And the question that I always come back to is: Father(s), do you care more about saving souls or about saving money?

Do you care that the majority of your flock are likely to go to Hell?  Why don’t you warn them?   Do you understand that, when you don’t encourage families to be in the church, when you tear down playgrounds or forbid people from using them, you’re telling people “children aren’t welcome”?  Do you care about the souls of people you push away?  St. Alphonsus warns that pastors will be held accountable for every soul lost to Hell because of their sins of deed or omission.  Even St. John Bosco had a vision, late in life, where St. Dominic Savio admonished him for permitting too many boys to be lost to Hell because he lacked enough faith!

If you find yourself wishing that the most fervent of your followers would die off or get over the alleged “fad” of Tradition, think about it.
If you find yourself suggesting you’d leave the priesthood rather than following Pope Benedict’s call to offer the Extraordinary Form to any group who requests it, or St. John Paul’s call to say part of every Mass in Latin, think about it.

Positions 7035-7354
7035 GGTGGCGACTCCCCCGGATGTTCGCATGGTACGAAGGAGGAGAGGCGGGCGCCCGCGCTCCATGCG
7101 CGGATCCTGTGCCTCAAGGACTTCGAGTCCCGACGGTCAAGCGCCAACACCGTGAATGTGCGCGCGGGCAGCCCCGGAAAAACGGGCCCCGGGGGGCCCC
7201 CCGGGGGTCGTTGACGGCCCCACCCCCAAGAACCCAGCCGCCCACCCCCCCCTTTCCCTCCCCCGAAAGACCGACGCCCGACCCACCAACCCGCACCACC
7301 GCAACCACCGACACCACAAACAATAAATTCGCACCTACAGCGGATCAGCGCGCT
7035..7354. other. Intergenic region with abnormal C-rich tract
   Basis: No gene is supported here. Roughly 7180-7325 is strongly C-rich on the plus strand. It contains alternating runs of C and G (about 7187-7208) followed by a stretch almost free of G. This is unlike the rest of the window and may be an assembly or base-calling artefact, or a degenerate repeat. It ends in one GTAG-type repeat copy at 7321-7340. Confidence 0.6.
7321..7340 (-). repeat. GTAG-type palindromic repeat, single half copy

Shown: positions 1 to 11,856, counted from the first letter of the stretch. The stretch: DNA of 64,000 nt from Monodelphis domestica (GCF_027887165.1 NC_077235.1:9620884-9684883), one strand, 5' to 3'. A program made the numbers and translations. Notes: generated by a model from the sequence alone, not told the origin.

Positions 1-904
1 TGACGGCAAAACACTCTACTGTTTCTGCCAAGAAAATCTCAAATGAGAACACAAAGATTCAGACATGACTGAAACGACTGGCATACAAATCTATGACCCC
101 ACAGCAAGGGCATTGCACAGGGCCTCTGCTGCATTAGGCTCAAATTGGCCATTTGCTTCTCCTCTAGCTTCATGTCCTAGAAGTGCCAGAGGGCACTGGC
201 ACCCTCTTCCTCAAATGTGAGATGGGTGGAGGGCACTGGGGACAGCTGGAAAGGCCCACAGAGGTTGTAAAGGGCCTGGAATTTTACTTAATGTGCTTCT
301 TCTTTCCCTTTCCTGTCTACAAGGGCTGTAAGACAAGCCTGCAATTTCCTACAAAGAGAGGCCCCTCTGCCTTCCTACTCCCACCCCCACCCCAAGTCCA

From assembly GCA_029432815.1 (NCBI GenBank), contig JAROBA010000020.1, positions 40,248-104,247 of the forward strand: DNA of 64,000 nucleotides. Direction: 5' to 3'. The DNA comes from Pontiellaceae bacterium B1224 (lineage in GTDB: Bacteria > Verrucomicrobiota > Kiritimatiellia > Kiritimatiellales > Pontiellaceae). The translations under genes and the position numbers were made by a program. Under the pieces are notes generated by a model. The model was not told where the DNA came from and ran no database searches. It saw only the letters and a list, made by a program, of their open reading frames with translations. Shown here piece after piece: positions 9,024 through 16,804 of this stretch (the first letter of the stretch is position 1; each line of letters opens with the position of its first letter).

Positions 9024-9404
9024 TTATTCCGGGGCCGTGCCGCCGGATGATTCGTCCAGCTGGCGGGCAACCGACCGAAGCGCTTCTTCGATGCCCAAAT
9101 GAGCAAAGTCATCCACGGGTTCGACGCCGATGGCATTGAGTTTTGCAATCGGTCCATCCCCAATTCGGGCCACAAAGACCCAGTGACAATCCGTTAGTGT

If you find yourself saying things like a hole in one is the greatest moment in your life, think about it.
If you’re more concerned about money issues than whether children or families with children feel welcome in your parish, think about it.
If you find yourself too proud to read something like this and take fraternal correction in humility the way even Rodrigo Borgia was able to do, think about it.

And when you’ve thought about it, I invite you to make or renew a total consecration to Our Lady.  Start today.  Even if it’s not 33 days from a Marian feast, there’s no time like the present.

A guide to St. Louis de Montfort’s Consecration
A guide to St. Maximilian Kolbe’s Consecration
IMG_3746
Please, Father, whoever you are reading this, please act now.